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Saliva, artificial intelligence analysis of biomarkers may predict esophageal cancer risk

SAN DIEGO —  Researchers used analysis of saliva, a cross-section of data from a patient questionnaire and an artificial intelligence analysis tool to develop a tool to predict risk in esophageal cancer, according to findings presented at Digestive Disease Week 2016.

David G. Graham, MD, of the University College London, and colleagues, aimed to develop an accurate risk prediction tool for assessing esophageal cancer risk. They used salivary transcriptomic data along with factors related to patient demographics, symptoms and risk factors. “A novel, non-invasive tool is required,” he said.

He noted that extracellular RNAs in body fluids are emerging as potential biomarkers for detecting this disease.

The study included 80 patients from whom RNA was extracted from the saliva. Twenty patients of this cohort were healthy controls, while 20 had non-dysplastic Barrett’s esophagus, 20 had high-grade dysplasia and 20 had esophageal cancer.

The researchers collected saliva samples and 204 data points from the questionnaire. The researchers conducted transcriptomic screening using 24 amplicons with known links to the development esophageal cancer from inflammatory or oncogenic pathways, according to Graham. They used quantitative real-time PCR with 18s rRNA as the housekeeping gene to conduct targeted RNA expression analysis. A novel Infogain Measure with standard feature selection artificial intelligence techniques was used to analyze transcriptomic, demographic, symptom and risk factor data to create the predictive tool.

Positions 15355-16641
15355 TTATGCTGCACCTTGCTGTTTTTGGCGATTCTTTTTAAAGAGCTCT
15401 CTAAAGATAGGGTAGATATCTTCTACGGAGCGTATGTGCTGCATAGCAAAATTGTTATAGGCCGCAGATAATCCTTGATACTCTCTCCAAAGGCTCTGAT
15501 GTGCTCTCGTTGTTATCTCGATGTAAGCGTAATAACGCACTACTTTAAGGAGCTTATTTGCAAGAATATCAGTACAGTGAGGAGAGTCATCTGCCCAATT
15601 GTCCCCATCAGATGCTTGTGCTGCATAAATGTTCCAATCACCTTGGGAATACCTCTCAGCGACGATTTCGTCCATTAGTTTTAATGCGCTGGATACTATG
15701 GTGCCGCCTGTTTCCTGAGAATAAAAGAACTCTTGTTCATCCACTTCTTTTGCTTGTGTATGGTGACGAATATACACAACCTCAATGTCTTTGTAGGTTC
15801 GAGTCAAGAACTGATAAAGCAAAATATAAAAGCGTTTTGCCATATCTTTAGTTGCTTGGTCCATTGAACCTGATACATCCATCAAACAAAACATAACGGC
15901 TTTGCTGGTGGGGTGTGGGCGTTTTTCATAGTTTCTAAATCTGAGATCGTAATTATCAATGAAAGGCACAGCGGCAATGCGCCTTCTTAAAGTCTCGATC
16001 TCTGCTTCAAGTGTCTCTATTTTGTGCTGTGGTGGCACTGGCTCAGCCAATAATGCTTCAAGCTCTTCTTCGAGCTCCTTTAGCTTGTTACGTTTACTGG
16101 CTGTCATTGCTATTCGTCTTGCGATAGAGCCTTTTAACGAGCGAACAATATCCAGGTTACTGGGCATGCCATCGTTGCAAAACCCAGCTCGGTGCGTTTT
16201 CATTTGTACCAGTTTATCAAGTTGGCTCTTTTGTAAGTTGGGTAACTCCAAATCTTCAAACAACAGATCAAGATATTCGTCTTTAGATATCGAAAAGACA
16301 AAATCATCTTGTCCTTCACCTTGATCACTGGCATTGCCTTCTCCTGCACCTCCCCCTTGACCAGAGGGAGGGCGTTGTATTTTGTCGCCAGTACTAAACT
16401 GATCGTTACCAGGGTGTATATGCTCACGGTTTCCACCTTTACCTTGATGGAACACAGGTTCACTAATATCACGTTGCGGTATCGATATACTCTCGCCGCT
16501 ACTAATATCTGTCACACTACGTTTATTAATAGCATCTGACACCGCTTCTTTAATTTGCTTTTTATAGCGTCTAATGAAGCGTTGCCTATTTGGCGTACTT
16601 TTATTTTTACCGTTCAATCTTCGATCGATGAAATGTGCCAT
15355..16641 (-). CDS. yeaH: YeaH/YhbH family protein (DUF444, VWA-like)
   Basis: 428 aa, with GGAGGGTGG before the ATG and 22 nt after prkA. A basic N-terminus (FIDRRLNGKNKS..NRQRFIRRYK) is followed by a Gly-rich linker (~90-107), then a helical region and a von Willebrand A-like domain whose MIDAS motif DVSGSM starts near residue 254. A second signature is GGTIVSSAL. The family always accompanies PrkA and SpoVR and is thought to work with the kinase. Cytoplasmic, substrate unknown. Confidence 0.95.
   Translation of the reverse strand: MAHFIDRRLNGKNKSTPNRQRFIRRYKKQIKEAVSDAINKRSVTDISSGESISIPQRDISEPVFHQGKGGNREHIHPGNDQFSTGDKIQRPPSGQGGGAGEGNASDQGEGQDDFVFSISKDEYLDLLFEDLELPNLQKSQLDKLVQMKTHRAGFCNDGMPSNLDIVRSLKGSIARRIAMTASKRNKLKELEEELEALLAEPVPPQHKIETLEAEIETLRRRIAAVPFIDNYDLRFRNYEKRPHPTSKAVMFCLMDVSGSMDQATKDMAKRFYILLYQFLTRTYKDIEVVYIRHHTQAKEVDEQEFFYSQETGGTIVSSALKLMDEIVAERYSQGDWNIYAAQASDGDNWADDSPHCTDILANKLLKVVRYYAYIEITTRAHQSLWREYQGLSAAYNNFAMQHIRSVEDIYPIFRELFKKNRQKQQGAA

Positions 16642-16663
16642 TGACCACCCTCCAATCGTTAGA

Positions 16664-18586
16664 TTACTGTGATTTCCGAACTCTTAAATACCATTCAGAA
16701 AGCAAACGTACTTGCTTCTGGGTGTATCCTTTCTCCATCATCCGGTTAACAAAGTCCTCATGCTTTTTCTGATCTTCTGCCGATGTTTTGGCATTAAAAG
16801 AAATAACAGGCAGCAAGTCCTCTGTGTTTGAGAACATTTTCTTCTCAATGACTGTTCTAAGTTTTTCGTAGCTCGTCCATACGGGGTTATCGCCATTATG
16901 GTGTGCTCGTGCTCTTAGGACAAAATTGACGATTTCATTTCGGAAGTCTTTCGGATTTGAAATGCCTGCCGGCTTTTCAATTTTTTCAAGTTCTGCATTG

“The idea was to collect huge amounts of data,” Graham said.

Ten aberrant expressions of the 24 amplicons of the metaplasia-dysplasia-carcinoma sequence were found in analysis of RNA in the saliva. Those included TP53, CDKN2a, SMAD7, EGFR, AMY2, TLR6, KIT9, KRAS, PTEN and PIK3CA (P < .05), according to Graham.

“Once we had this expression data, we did statistical testing between the groups,” he said. “We saw increasing expression in 10 amplicons, the most striking of which was CDKN2a.”

The researchers observed 11 key attributes that may be useful in developing the predictive tool. These included six of the amplicons mentioned above and five features from the questionnaire data, including waist/hip ratio, proton pump inhibitor use and previous cancer.

“We have shown that the questionnaire data provides some ability to identify those at risk,” Graham said. “Saliva provides potentially key biomarkers for prevention and early cancer detection.”

Another key element to the study is accurate predication using artificial intelligence analysis, Graham added. “These are very early data, but we think they are quite exciting,” he said. 

Reference:

Graham D, et al. Abstract #305. Presented at: Digestive Disease Week; May 21-24, 2016; San Diego.

Disclosures: Graham reports no relevant financial disclosures.

Editor's Note: This item has been updated to reflect Graham's correct institution.

SAN DIEGO —  Researchers used analysis of saliva, a cross-section of data from a patient questionnaire and an artificial intelligence analysis tool to develop a tool to predict risk in esophageal cancer, according to findings presented at Digestive Disease Week 2016.